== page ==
Feature | The Engagement Bubble
What’s next in the fight against declining audiences and exclusivity in the arts?
Looking at the booking habits of more than seven million bookers over the past two years, we have seen a rise in the average ticket price paid but the number of bookers falling slightly. This supports the latest DCMS Taking Part survey that suggests there is a sustained significant decrease in the proportion of the population engaging with the arts since a peak in 2012/13.
We can reveal that, compared to 2014, the number of bookers in 2015 decreased by 1.5%, yet average ticket yield increased by 5%. Are arts organisations becoming more effective at targeting their marketing and communications campaigns, implementing smarter pricing strategies and generating increased revenue, albeit from a seemingly declining marketplace?
New pricing strategies
However, an interesting inconsistency from our data shows that January is an anomaly in the ‘fewer bookers, higher price’ finding. January 2015 actually saw a slight rise in bookers but a fall in ticket yield. This could be explained by arts organisations reacting to low sales with heavy discounting, or possibly looking to other industries and using the January sales model. This would therefore suggest that more arts organisations are embracing flexible and creative, yet strategic pricing strategies.
To confirm this, we asked Tim Baker of Baker Richards how he thought the UK arts sector had evolved its pricing strategies over the past few years: “For a number of reasons, including a higher level of public subsidy, UK arts organisations have been slower than our American cousins to realise the potential from dynamic pricing (explored in an article I wrote for The Audience Agency).
“Theatres such as Birmingham Hippodrome and Newcastle Theatre Royal are now leading the way and demonstrating that when the proposition is right, it is possible to increase revenues and attendances. And it need not only be the larger companies. The MAC in Belfast has developed a clever approach to dynamic pricing that is a key part of its messaging.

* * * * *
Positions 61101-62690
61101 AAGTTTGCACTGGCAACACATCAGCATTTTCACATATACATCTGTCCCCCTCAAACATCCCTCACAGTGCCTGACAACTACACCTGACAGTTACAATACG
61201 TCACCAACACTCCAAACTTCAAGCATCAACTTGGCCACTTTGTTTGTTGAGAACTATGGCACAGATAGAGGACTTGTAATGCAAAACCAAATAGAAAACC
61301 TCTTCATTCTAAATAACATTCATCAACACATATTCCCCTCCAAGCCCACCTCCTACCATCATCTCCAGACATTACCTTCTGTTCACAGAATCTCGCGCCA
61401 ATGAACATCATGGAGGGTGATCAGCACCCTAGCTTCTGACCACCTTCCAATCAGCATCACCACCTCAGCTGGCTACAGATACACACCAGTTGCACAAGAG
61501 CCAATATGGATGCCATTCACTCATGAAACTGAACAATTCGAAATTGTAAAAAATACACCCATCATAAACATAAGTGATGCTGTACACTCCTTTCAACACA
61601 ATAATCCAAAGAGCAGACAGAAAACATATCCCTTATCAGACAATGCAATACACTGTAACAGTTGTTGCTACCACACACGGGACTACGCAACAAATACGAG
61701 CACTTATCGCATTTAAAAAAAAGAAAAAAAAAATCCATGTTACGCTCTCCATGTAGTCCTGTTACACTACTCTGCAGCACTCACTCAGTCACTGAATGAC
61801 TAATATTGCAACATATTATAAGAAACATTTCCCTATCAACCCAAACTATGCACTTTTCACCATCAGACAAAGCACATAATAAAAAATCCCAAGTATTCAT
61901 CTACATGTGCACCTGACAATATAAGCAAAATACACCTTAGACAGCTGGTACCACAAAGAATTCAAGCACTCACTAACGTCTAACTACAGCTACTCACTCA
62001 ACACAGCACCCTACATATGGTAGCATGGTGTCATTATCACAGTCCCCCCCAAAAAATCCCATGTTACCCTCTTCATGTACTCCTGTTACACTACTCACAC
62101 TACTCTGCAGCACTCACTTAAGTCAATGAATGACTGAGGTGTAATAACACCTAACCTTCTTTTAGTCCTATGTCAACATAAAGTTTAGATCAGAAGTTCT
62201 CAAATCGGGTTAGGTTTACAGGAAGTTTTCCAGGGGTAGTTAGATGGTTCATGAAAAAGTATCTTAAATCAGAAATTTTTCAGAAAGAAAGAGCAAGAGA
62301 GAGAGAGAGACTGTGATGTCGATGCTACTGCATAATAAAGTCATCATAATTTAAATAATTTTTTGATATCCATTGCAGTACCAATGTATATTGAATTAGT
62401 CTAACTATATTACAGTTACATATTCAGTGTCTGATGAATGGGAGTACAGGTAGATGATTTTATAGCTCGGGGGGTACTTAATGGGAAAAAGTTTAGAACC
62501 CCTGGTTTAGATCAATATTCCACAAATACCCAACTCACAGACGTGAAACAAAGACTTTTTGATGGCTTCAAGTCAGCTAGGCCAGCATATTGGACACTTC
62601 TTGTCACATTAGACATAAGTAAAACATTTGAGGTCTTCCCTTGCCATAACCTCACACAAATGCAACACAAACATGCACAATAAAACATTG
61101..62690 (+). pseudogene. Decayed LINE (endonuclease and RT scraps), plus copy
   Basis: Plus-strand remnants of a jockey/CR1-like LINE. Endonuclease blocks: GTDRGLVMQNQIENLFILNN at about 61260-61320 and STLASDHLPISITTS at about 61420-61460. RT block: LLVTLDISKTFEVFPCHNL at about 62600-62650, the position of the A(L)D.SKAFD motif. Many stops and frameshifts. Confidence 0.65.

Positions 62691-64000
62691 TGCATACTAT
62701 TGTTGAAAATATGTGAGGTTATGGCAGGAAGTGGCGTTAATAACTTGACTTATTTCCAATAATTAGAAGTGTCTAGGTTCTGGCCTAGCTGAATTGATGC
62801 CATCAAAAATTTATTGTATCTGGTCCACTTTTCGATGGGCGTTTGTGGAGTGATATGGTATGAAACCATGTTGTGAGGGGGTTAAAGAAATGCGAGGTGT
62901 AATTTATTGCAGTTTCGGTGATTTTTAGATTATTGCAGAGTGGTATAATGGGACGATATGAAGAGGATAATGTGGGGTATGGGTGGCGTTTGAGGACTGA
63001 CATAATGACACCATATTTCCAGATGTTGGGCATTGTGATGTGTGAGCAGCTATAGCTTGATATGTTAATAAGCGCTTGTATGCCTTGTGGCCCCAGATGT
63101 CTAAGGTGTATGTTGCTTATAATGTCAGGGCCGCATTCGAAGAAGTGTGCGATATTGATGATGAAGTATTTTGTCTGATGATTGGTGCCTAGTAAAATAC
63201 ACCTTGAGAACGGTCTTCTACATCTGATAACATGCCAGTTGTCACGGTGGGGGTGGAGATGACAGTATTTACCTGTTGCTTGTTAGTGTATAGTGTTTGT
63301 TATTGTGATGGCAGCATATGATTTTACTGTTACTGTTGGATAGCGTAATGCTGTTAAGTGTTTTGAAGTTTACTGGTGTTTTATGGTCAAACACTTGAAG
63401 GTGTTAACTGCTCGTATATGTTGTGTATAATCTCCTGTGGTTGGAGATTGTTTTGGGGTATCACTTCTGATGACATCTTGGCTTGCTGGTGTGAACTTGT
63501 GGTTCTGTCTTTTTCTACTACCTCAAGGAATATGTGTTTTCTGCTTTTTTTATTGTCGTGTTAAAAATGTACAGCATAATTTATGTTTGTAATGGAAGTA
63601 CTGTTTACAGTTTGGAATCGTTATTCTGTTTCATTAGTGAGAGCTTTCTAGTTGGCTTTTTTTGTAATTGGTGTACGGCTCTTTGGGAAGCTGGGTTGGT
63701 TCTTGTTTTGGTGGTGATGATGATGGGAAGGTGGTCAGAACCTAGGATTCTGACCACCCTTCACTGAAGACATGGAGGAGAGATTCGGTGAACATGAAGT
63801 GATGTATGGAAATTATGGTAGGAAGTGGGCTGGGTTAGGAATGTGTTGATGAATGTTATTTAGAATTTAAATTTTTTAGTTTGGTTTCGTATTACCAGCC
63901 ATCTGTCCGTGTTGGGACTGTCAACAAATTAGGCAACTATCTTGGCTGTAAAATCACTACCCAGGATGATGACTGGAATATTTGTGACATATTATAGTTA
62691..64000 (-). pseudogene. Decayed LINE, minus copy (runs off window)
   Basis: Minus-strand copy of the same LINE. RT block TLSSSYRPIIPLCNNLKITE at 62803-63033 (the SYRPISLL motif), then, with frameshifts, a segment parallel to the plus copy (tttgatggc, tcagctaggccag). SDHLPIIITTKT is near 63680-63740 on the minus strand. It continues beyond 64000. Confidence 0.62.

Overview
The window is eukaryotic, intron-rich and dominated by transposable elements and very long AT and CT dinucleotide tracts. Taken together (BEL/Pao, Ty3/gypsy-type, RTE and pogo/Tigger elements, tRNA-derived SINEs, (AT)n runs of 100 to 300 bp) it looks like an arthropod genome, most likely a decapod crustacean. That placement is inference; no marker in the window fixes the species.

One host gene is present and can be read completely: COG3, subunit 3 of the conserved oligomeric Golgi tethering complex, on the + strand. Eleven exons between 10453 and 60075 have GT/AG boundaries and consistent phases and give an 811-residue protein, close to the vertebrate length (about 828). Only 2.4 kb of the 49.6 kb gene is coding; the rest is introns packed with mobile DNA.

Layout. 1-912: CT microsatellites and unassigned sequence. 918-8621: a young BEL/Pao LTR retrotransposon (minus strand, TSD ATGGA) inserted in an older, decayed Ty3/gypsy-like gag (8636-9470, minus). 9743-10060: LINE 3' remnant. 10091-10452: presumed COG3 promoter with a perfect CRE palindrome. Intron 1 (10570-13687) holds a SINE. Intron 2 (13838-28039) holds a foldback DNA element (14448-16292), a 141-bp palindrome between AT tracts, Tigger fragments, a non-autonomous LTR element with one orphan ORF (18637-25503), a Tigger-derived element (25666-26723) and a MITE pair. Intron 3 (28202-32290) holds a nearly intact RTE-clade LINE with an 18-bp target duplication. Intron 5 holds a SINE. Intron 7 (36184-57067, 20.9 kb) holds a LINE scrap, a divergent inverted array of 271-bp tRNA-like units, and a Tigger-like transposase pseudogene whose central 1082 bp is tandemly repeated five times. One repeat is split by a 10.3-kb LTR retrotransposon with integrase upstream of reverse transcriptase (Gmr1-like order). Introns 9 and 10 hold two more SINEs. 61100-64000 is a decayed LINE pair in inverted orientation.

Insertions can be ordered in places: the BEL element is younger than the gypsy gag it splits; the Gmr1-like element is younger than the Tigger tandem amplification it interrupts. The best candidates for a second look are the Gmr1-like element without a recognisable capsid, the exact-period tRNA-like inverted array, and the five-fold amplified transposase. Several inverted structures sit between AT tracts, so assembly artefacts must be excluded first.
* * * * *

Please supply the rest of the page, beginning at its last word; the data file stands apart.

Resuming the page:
“We have recently undertaken primary research that shows that when the proposition does not appeal, reducing price doesn’t make a poor quality seat for an unattractive production any more appealing. It’s early days and we need more research, but it’s already clear that the key is that there isn’t just one market for any individual price, but that different segments (even within a high price area) are willing to pay significantly different amounts for a similar experience.
It’s great that we are embracing sophisticated pricing and fundraising strategies, but there are more tools in our marketing toolkit aside from price, and one of the most fundamental things that we can adopt is effective market segmentation.
Our Audience Spectrum segmentation tool helps identify exactly what types of people are attending venues (and those who are not) in catchment areas across the whole of the UK. It enables arts organisations to pitch their strategic and tactical marketing plans to key groups to avoid dangers such as exclusivity in the arts.
If the findings we discovered for last year develop into a trend, there would be a finite point beyond which an ever-decreasing market population will reach saturation point. We would no longer be able to sustain a growth in revenue against a decline in audiences; what could be referred to as ‘the engagement bubble’. What happens if this bubble bursts? What can we do now to avoid the pitfalls of this potential trend? Rather than a reactive approach, a proactive segmentation campaign (alongside smart pricing strategies) could yield more encouraging results.
Pricing and fundraising strategies have evolved, and as a sector we now need to adopt segmentation in the same way to ensure we broaden our reach. By understanding, comparing and applying audience insight collectively, and linking this to strategically developed pricing models, we can find ways of ensuring the continued growth in audience numbers, reaching beyond a core catchment. If we embrace this we can avoid any burst bubbles and reap the collective benefits of increased revenue and a broader reach.